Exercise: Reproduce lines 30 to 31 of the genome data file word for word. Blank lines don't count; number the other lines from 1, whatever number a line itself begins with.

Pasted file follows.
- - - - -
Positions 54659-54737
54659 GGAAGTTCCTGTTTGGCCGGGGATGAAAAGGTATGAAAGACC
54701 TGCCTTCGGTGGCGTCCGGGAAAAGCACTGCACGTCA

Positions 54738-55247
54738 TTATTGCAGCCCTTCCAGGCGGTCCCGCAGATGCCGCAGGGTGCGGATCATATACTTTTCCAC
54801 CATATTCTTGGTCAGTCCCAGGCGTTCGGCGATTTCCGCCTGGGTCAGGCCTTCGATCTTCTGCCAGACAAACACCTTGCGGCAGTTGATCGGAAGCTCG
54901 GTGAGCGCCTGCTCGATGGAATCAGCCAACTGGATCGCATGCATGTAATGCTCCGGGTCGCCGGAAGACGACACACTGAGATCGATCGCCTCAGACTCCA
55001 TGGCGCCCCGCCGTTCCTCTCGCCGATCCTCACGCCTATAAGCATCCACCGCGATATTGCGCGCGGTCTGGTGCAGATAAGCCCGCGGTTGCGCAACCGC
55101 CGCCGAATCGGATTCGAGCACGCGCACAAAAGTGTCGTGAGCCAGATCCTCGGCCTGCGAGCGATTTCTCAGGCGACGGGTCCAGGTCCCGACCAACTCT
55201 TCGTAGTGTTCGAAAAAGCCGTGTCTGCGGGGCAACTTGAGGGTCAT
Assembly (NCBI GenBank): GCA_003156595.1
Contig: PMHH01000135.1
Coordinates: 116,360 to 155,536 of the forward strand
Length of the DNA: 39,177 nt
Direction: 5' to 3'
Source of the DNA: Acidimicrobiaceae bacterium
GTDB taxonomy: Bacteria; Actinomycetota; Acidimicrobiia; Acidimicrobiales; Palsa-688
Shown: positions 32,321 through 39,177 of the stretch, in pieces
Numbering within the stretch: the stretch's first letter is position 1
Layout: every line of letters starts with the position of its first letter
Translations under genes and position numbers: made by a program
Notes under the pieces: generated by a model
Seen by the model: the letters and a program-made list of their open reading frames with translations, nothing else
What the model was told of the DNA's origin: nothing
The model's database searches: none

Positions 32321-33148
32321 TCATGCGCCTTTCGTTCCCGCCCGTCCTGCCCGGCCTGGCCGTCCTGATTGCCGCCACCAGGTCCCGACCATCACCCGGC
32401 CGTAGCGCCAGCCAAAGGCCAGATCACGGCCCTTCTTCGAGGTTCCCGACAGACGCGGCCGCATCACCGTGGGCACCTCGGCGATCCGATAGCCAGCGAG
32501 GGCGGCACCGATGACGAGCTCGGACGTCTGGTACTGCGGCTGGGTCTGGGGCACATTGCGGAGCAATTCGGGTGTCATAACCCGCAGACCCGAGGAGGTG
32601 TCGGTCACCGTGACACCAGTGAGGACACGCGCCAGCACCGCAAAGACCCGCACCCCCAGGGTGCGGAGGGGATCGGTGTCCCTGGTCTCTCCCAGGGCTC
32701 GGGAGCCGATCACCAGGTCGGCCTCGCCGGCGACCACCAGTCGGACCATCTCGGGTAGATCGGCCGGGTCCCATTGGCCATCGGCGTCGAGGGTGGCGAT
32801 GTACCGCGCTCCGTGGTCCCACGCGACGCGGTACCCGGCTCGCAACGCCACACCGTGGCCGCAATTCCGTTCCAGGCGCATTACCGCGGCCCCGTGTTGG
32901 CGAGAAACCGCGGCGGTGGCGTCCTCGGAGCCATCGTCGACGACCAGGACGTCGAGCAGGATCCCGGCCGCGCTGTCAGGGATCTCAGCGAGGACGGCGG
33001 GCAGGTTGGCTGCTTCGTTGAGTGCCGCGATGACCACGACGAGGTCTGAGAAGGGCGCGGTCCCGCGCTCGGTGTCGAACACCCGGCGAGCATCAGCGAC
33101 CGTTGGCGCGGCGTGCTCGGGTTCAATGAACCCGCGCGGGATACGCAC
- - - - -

32601 TCGGTCACCGTGACACCAGTGAGGACACGCGCCAGCACCGCAAAGACCCGCACCCCCAGGGTGCGGAGGGGATCGGTGTCCCTGGTCTCTCCCAGGGCTC
32701 GGGAGCCGATCACCAGGTCGGCCTCGCCGGCGACCACCAGTCGGACCATCTCGGGTAGATCGGCCGGGTCCCATTGGCCATCGGCGTCGAGGGTGGCGAT